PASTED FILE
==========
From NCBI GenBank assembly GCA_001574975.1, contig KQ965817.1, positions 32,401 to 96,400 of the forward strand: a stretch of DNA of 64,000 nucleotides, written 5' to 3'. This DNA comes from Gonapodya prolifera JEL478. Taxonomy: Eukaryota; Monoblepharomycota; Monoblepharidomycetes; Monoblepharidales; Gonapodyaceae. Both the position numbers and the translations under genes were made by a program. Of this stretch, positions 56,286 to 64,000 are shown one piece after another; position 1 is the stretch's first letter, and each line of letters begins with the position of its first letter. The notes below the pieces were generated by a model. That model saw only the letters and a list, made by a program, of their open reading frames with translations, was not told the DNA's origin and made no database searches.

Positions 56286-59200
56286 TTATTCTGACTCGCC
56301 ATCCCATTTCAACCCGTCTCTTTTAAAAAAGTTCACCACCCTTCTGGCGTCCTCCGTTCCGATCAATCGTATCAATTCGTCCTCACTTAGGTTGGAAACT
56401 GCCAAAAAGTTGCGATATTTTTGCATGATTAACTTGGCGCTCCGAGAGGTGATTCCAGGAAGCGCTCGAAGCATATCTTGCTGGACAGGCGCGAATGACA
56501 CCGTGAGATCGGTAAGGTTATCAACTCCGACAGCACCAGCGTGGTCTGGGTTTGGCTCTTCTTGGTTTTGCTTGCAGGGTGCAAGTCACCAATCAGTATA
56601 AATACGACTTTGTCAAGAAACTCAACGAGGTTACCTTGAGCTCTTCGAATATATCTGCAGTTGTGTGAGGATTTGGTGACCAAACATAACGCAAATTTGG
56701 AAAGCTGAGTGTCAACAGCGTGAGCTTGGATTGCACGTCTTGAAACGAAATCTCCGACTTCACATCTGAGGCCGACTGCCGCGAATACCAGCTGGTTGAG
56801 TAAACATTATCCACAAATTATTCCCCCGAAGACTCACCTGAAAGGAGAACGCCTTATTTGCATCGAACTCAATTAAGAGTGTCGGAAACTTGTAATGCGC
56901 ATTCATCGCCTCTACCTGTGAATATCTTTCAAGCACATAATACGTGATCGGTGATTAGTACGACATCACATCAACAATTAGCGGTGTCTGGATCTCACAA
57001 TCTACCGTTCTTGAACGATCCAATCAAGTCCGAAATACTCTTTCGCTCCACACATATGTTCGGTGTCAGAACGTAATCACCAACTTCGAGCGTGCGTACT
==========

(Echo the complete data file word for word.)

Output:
From NCBI GenBank assembly GCA_001574975.1, contig KQ965817.1, positions 32,401 to 96,400 of the forward strand: a stretch of DNA of 64,000 nucleotides, written 5' to 3'. This DNA comes from Gonapodya prolifera JEL478. Taxonomy: Eukaryota; Monoblepharomycota; Monoblepharidomycetes; Monoblepharidales; Gonapodyaceae. Both the position numbers and the translations under genes were made by a program. Of this stretch, positions 56,286 to 64,000 are shown one piece after another; position 1 is the stretch's first letter, and each line of letters begins with the position of its first letter. The notes below the pieces were generated by a model. That model saw only the letters and a list, made by a program, of their open reading frames with translations, was not told the DNA's origin and made no database searches.

Positions 56286-59200
56286 TTATTCTGACTCGCC
56301 ATCCCATTTCAACCCGTCTCTTTTAAAAAAGTTCACCACCCTTCTGGCGTCCTCCGTTCCGATCAATCGTATCAATTCGTCCTCACTTAGGTTGGAAACT
56401 GCCAAAAAGTTGCGATATTTTTGCATGATTAACTTGGCGCTCCGAGAGGTGATTCCAGGAAGCGCTCGAAGCATATCTTGCTGGACAGGCGCGAATGACA
56501 CCGTGAGATCGGTAAGGTTATCAACTCCGACAGCACCAGCGTGGTCTGGGTTTGGCTCTTCTTGGTTTTGCTTGCAGGGTGCAAGTCACCAATCAGTATA
56601 AATACGACTTTGTCAAGAAACTCAACGAGGTTACCTTGAGCTCTTCGAATATATCTGCAGTTGTGTGAGGATTTGGTGACCAAACATAACGCAAATTTGG
56701 AAAGCTGAGTGTCAACAGCGTGAGCTTGGATTGCACGTCTTGAAACGAAATCTCCGACTTCACATCTGAGGCCGACTGCCGCGAATACCAGCTGGTTGAG
56801 TAAACATTATCCACAAATTATTCCCCCGAAGACTCACCTGAAAGGAGAACGCCTTATTTGCATCGAACTCAATTAAGAGTGTCGGAAACTTGTAATGCGC
56901 ATTCATCGCCTCTACCTGTGAATATCTTTCAAGCACATAATACGTGATCGGTGATTAGTACGACATCACATCAACAATTAGCGGTGTCTGGATCTCACAA
57001 TCTACCGTTCTTGAACGATCCAATCAAGTCCGAAATACTCTTTCGCTCCACACATATGTTCGGTGTCAGAACGTAATCACCAACTTCGAGCGTGCGTACT